Have you ever used essential oils? Walked into Neal’s Yard to be confronted with row upon row of bright blue bottles with exotic plant names and wondered which to choose? Perhaps you opened the bottles, smelt them, clueless about which ones did what, finally opting for the one that smelt most appealing? If your oil made it home, I'm betting you experimented with it a couple of times and then left it sitting on a shelf until it dried up entirely. That pretty much sums up what I did, at any rate.
Healing properties of essential oils
It took a small girl I met on holiday last summer to wake me up to the power of essential oils. We were chatting away about nothing in particular when she told me about her Dad, and how he made special plant oils that she assured me were in fact medicine. She was so enthusiastic as she described the amazingness of these medicinal oils, that I couldn’t help wanting to know more. Being up for anything new to do with health, and intrigued by the passion of an 11 year old, I immediately asked to meet him and when I did, found that these amazing oils were actually 'just' what we all know of as essential oils.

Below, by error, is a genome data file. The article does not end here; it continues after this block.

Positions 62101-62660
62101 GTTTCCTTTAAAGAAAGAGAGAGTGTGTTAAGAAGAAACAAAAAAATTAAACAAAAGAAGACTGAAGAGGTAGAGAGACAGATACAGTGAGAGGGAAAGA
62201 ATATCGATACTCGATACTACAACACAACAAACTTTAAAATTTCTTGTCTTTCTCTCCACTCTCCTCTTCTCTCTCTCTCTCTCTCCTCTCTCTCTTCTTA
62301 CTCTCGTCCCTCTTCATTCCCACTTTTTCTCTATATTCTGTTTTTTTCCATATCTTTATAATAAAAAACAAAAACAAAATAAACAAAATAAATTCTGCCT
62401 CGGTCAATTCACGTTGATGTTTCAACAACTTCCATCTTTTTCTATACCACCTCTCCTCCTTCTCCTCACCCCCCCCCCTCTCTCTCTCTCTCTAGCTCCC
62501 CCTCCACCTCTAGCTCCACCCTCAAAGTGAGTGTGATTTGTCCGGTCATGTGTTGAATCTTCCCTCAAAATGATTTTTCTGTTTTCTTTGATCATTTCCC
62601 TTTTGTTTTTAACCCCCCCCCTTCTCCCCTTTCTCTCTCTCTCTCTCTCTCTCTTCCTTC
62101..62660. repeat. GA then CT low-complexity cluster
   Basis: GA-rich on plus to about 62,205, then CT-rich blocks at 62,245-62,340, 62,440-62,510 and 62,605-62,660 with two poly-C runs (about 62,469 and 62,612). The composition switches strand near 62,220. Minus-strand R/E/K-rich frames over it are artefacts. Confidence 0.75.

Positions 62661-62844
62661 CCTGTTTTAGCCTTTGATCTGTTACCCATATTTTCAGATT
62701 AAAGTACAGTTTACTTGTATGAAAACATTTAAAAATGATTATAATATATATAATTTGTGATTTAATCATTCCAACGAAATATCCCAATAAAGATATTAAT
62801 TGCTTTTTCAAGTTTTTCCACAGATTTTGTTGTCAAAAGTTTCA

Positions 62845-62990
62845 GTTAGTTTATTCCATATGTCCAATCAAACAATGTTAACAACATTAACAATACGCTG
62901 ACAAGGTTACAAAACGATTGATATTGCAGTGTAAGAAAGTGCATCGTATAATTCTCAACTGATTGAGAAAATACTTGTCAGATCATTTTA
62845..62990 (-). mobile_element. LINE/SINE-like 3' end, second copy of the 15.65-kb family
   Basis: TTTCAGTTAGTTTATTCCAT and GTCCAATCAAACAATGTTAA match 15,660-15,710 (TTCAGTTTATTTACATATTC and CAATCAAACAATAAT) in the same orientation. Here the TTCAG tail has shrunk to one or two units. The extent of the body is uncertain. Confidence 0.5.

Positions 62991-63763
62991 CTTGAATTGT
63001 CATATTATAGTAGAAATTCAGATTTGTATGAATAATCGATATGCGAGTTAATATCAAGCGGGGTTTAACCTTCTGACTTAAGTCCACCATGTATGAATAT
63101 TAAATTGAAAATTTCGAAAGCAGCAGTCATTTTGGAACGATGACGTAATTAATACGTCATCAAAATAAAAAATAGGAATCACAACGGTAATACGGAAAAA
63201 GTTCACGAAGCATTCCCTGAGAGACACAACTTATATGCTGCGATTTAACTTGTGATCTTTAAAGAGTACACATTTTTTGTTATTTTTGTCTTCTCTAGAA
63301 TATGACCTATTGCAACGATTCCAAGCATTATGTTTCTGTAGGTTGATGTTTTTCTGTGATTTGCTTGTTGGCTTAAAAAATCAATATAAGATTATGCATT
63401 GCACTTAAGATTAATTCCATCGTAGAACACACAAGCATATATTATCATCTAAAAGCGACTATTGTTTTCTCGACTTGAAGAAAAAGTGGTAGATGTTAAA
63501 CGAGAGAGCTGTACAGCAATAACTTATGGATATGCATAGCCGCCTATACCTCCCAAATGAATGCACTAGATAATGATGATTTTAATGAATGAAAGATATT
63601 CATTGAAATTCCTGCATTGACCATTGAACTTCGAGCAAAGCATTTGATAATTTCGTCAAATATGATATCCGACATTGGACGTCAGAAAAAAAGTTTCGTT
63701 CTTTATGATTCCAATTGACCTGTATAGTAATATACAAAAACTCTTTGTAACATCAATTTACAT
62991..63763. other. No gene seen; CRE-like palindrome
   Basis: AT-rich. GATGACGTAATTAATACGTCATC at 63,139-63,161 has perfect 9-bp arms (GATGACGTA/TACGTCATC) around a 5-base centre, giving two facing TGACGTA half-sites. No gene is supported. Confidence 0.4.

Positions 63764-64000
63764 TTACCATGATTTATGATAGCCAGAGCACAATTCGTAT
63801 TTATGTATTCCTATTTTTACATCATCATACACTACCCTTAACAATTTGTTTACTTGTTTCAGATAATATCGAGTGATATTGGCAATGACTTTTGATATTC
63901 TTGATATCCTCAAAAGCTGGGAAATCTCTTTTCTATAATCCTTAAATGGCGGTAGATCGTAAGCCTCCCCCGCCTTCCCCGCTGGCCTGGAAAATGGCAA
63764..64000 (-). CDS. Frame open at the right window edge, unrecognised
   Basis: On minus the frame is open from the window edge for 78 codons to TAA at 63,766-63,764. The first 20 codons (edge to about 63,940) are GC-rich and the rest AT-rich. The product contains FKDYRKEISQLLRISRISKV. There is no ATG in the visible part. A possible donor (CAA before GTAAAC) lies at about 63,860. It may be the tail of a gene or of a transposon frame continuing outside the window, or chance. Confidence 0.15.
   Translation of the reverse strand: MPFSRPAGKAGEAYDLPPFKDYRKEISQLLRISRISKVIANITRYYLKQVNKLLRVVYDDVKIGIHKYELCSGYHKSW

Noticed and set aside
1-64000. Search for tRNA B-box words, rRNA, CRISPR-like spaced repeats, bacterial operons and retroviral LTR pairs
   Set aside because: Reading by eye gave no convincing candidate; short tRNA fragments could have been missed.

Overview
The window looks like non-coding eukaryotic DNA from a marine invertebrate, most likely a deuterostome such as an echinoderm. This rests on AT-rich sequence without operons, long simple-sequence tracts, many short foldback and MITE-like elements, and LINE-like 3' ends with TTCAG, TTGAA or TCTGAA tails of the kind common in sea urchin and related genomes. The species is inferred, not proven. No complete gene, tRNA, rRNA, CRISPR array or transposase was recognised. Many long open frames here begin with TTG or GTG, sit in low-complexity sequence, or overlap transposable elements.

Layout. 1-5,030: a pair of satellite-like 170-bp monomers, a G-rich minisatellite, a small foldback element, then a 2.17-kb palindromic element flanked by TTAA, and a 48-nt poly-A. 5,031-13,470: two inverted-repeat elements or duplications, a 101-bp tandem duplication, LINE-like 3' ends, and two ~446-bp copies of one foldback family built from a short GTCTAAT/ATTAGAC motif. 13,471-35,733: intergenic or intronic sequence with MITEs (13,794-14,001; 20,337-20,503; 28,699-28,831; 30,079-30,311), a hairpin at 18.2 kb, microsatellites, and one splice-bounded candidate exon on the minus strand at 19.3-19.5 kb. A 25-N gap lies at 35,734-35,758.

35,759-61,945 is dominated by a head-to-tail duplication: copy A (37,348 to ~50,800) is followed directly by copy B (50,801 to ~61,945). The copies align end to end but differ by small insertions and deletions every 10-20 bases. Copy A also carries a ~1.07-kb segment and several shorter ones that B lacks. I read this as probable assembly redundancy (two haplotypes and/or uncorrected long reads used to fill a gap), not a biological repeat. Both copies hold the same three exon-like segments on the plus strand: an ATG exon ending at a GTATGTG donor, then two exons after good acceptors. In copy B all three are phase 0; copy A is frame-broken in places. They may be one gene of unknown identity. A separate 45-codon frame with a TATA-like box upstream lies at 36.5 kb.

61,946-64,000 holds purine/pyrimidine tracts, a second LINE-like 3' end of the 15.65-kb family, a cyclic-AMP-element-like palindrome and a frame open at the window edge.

I have been aware of essential oils for decades and use them frequently myself, usually in a dehumidifier to make my rooms smell delicious, or in scented candle form, scattered around the house. I have been offered them before a massage from time to time and added them regularly to my bath for a long, relaxing soak. I have used them as a perfume, rubbing them in to the skin behind my ears and on my wrists, and strategically placed in diffusers in my bathroom. But I have never really given them much deeper thought, always seeing them as 'just' a lovely scent in the background. It took the little girl’s father to make me understand the error of my ways.